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Abe's three shots at pacifism

Publication Date : 18-12-2013

 

It is hardly cheering news that a country whose leaders still salute war criminals has formally launched its military reconstruction.

Approving Japan's security strategy, defence programme guidelines and mid-term defence programme on Tuesday, the Cabinet of Japanese Prime Minister Shinzo Abe officially mandated his doctrine of "proactive pacifism", which heralds a new round of Japan's military buildup.

Serving as a guideline for Japan's foreign and defence policies, the first national security strategy sets Japan on a course toward greater involvement in military-related matters, with reduced emphasis on diplomacy.

Based on the national security strategy, Japan's national defence programme guidelines and mid-term defence programme show a Japanese army that will be beefed up in the coming decade.

If this is what Abe's "proactive pacifism" is about, he is steering his country along a dangerous path.

It spells a radical break with Japan's post-World War II tradition of keeping a distance from international conflicts and trying to build peace through nonmilitary means, which has earned Japan the trust of the international community. Pacifism is one of postwar Japan's central values many Japanese have accepted.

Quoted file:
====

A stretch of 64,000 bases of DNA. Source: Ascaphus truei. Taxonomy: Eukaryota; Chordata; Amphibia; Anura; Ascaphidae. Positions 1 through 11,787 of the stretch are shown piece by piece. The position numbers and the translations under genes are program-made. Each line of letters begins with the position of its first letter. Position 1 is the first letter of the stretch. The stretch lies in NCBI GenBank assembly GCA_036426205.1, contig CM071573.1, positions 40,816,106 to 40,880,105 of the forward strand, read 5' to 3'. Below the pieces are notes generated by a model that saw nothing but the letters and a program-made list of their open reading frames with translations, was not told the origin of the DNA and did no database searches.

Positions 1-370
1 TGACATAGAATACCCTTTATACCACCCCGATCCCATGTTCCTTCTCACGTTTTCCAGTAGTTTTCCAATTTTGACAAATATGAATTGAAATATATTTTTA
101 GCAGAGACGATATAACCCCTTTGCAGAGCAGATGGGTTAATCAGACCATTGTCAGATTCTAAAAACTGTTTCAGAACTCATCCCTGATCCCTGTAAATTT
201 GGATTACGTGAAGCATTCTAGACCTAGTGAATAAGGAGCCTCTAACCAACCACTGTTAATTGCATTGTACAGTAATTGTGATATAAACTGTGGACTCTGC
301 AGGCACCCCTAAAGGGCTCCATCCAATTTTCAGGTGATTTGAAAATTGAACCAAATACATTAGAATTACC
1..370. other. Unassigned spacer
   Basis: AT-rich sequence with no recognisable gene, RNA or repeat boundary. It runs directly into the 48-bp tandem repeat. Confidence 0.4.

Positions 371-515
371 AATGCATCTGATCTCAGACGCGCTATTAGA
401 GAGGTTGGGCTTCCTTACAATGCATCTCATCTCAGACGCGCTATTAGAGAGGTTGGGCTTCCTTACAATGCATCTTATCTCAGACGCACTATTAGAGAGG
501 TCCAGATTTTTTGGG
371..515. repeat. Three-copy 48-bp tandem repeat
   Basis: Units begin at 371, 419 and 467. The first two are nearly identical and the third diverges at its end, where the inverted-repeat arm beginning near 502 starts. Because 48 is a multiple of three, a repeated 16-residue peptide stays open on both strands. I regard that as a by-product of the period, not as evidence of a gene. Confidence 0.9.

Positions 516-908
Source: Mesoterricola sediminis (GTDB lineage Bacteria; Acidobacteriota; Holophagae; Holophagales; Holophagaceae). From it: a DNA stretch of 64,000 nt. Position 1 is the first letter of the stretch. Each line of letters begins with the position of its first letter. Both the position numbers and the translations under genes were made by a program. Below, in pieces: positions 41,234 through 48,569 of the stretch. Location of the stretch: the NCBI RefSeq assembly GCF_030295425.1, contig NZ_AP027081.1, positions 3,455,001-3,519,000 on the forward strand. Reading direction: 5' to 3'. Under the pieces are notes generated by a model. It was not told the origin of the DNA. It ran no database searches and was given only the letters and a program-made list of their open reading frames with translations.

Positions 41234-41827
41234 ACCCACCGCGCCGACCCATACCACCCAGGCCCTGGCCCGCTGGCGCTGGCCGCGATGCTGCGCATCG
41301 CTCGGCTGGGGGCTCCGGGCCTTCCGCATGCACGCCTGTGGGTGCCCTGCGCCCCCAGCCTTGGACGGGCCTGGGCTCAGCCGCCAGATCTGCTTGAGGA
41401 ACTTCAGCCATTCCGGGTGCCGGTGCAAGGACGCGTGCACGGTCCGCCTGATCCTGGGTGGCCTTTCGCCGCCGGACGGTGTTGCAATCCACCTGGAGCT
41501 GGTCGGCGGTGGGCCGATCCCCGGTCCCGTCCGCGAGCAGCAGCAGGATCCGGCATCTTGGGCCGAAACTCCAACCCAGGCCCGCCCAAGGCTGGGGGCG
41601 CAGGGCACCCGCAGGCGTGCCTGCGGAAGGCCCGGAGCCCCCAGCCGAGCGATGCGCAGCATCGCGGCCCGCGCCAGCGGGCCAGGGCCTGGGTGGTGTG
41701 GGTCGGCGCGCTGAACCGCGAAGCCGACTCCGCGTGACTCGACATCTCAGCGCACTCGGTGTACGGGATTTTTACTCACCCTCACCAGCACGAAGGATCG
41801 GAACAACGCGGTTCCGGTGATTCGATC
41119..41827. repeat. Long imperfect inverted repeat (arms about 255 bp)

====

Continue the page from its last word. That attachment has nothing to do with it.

Abe's "proactive pacifism" doctrine is essentially turning Japanese self-defence forces into "ordinary armed forces".

Since coming into power in December 2012, Abe's government has openly criticised China, toughened its stance on Japan's territorial dispute with China, boosted military spending and taken steps to free the country's military from the constraints imposed by the Japanese Constitution.

The revision of the guidelines for the Japan-US defence cooperation, which is due next year, will formalise "robust" new military arrangements between the two countries and facilitate Abe's plan to build "a strong military".

It is worthwhile noting that this advocate of the doctrine of "proactive pacifism" is a historical revisionist who minimises or ignores Japan's wartime atrocities.

He succeeded in having his doctrine incorporated into the joint statement the Japan-Asean summit issued on Saturday.

In doing so, he asked the Southeast Asian nations to take sides with Japan to contain China. He has been planting seeds of distrust and even hatred in Southeast Asia, driving a wedge between the region and China.

If this is part of his "proactive pacifism" doctrine, it will invite confrontation rather than make peace.

The catchy but vague expression "proactive pacifism" is Abe's camouflage to woo international understanding of Japan's move to become a military power.


 

 

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